Last week, several of the world’s largest banks and brokerage firms lost hundreds of millions of dollars when the Swiss franc surged suddenly and surprisingly against the euro. It is eerily fascinating to see how unexpected moves in a single financial instrument, traded in a little-understood corner of the global financial markets, can have significant ripple effects internationally and across market sectors and defy the efforts of regulators to protect investors.

Here’s the story in a nutshell. The Swiss National Bank suddenly and without advance warning ended its three-year policy of capping the Swiss franc at 1.20 per euro. This caused the franc to surge by as much as 41 percent versus the euro last Thursday, the biggest gain on record. In fact, the franc climbed by more than 15 percent against all of the more than 150 currencies tracked by Bloomberg. 

The US Commodity Futures Trading Commission and the National Futures Association allow investors to put down as little as 2 percent of the value of their foreign-exchange bets. Brokers, therefore, took the hit for losses suffered by their clients who used leverage to bet against the franc. That generated negative equity balances owed to one large retail foreign exchange broker of approximately $225 million and resulted in a nearly 90 percent drop in the value of the publicly-traded shares of that broker. Another broker lost about 25 percent. 

A senior executive at one hard-hit broker explained that currencies don’t move that much, so if there was no leverage, nobody would trade them. At the same time, that company warned investors (who consisted primarily of retail customers) that its risk controls were imperfect. In a regulatory filing, the company disclosed: “Some of our methods for managing risk are discretionary by nature and are based on internally developed controls and observed historical market behavior. These methods may not adequately prevent losses, particularly as they relate to extreme market movements.” Despite such warnings, most of that broker’s retail clients lost money in 2014, according to the company’s disclosures mandated by the CFTC. The percentage of losing accounts climbed from 67 percent in the first and second quarters to 68 percent in the third quarter and 70 percent in the fourth quarter of last year. To be clear, seven in ten customers lost money from their trading!

Despite the low percentage of successful retail forex investors, this broker and other large online brokers have prospered over the past decade from a rise in small-time currency speculation. Nevertheless, following last week’s heavy losses, this broker was forced to agree to an emergency, high-interest rate loan simply to stay afloat, at least for the time being.

Isn’t this the kind of speculative trading that regulators have tried to prevent? In October, 2010, the CFTC issued final forex rules requiring any firm acting as a counterparty to certain retail off-exchange forex transactions to register as a Retail Foreign Exchange Dealer (RFED). (Futures Commission Merchants offering forex transactions to its retail customers but acting primarily or substantially as a traditional FCM are exempt from registering as an RFED but must be approved as a “Forex Firm” and designated as a “Forex Dealer Member of NFA.”)

So, why are regulators still allowing banks and brokers to take on such high-risk trading activities, especially for retail customers? When retail clients end up owing money to a bank due to highly leveraged currency trades, the bank can easily end up stuck with the losses. There is the additional question as to whether certain institutions, some of which received federal bailouts, should be permitted to deal with retail clients in highly-speculative and risky trading of foreign currencies. One bank’s risk disclosure states: “Trading is not on a regulated market or exchange - your national bank is your trading counterparty and has conflicting interests. The retail forex transaction you are entering into is not conducted on an interbank market nor is it conducted on a futures exchange subject to regulation as a designated contract market by the Commodity Futures Trading Commission. The foreign currency trades you transact are trades with your national bank as the counterparty. When you sell, the national bank is the buyer. When you buy, the national bank is the seller. As a result, when you lose money trading, your national bank is making money on such trades, in addition to any fees, commissions, or spreads the national bank may charge.”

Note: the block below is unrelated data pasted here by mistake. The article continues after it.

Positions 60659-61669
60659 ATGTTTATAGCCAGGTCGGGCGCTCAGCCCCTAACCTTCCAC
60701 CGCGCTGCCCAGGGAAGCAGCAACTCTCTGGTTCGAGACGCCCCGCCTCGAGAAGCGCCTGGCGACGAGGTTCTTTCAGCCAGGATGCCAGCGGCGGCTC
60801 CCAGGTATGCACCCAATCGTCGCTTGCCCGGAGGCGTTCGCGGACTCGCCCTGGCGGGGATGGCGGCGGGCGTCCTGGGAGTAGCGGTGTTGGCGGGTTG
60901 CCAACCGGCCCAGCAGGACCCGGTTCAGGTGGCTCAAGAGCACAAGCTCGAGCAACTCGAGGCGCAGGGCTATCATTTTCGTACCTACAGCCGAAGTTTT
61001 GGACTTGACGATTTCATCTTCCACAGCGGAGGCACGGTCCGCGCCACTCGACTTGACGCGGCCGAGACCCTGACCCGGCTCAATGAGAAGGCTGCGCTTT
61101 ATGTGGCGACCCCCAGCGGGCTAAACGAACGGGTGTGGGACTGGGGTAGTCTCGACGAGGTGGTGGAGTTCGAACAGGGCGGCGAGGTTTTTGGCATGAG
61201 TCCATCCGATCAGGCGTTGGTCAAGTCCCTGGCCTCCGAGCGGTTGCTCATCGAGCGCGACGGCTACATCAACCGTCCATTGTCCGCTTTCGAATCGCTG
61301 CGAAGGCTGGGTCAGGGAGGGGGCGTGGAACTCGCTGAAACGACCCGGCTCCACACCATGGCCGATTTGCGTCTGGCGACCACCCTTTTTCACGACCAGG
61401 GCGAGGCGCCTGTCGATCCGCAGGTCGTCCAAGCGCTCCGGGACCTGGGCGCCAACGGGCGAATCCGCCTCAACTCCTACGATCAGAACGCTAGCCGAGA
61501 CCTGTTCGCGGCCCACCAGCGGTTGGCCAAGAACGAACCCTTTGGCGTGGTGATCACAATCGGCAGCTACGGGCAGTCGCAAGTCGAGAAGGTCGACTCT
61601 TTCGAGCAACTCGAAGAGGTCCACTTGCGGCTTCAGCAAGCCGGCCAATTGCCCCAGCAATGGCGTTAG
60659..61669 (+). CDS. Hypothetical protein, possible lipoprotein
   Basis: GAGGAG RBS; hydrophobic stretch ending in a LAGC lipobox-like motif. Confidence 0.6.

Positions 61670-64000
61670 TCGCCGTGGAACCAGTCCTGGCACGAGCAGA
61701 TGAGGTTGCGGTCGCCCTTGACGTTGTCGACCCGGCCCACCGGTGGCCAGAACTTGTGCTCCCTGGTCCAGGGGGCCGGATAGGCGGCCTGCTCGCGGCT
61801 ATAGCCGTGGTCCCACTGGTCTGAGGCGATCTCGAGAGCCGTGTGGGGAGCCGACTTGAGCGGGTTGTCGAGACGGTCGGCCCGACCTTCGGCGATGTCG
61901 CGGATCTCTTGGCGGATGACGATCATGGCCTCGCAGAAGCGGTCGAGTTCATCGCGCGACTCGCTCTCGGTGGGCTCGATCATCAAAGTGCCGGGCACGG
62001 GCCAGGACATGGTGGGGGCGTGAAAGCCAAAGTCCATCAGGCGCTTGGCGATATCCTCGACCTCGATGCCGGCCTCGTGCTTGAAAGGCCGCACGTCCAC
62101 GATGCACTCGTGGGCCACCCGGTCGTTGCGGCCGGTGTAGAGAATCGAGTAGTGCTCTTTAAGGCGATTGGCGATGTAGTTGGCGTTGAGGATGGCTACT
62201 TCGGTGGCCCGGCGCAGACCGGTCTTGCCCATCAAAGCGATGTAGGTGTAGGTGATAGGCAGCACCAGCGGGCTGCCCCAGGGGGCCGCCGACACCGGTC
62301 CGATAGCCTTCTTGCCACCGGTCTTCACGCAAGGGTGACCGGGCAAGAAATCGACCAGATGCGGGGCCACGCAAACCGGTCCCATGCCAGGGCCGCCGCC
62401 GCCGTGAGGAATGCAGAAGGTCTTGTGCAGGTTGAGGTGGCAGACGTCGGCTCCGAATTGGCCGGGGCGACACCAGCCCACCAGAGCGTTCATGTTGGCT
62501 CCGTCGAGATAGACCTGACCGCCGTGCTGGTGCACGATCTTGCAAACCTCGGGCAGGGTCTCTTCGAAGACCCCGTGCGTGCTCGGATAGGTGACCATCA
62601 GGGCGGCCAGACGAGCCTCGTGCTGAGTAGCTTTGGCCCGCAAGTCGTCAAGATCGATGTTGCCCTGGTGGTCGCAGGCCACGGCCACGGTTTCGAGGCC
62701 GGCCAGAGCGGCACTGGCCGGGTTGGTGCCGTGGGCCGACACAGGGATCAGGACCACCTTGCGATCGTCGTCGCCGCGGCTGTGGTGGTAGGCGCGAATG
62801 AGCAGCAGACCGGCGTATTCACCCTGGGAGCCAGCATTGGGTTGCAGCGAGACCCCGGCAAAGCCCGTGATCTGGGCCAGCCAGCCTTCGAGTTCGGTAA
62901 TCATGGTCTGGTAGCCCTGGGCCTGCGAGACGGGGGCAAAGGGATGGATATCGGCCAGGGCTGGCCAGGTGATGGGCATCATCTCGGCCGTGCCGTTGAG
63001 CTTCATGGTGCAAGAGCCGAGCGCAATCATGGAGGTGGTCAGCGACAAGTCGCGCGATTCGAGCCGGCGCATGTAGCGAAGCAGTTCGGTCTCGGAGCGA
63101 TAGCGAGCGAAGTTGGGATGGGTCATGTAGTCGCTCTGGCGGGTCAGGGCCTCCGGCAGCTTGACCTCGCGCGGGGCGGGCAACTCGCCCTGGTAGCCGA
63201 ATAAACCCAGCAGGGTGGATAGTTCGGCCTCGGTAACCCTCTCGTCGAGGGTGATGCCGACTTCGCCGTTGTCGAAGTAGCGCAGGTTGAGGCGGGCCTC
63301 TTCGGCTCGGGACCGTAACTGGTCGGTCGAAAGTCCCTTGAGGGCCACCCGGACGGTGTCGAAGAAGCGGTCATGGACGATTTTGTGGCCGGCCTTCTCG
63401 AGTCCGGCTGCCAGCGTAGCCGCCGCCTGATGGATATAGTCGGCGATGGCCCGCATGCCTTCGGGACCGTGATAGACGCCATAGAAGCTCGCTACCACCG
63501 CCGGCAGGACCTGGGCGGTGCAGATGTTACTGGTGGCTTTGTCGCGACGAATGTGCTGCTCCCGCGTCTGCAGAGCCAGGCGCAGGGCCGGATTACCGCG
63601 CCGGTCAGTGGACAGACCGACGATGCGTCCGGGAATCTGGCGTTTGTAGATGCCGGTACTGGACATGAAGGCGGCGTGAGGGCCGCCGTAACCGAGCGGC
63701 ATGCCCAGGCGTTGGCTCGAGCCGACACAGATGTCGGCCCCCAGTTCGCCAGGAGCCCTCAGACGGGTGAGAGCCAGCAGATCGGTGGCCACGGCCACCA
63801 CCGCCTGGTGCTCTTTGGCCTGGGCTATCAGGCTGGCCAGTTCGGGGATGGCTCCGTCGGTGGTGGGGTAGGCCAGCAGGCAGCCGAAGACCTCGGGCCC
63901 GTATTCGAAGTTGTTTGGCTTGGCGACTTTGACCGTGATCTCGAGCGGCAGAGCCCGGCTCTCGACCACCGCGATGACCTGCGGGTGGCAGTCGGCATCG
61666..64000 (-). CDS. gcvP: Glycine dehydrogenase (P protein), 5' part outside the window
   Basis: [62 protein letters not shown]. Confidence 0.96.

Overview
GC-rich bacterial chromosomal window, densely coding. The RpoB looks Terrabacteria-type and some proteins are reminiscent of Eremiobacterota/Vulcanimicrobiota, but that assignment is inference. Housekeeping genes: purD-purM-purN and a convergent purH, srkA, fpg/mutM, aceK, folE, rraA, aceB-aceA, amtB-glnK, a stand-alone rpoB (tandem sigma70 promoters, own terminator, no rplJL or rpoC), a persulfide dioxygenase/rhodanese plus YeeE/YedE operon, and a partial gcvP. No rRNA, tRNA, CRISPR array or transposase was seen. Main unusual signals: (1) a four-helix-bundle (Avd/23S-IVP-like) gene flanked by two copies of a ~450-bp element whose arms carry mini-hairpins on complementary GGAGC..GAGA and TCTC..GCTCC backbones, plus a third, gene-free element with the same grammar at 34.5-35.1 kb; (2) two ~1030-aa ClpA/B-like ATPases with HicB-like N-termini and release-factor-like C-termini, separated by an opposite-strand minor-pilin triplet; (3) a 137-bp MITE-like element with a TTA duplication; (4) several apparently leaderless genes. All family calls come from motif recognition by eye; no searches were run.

When the market turns suddenly, as occurred with the Swiss franc, retail clients lose, which may cause the banks and brokers to teeter on the verge of collapse, and their shareholders suffer. Alarms are again sounded about the potential for widespread systemic risks. The question remains, however: does the cure lie in still-greater regulation (for both investors and their brokers), or greater education?. Many commentators believe that it makes little sense to restrict what people can and cannot do with their investment decisions. As with any investment strategy, investors ultimately are responsible for what they do with their money, and that includes investigating those with whom they partner in the trading process. This latest market tremor is unlikely to trigger the regulatory introspection that lead to the massive financial regulatory reform as part of the Dodd-Frank Act, especially with a Republican majority in both houses of Congress. Still, the sudden move in the Swiss franc, and the impact of that move on US retail forex customers, their banks and brokers, and the shareholders of those banks and brokers, and beyond, provide clear indication that increased regulation has not necessarily made the world’s financial markets significantly less susceptible to widespread systemic failures.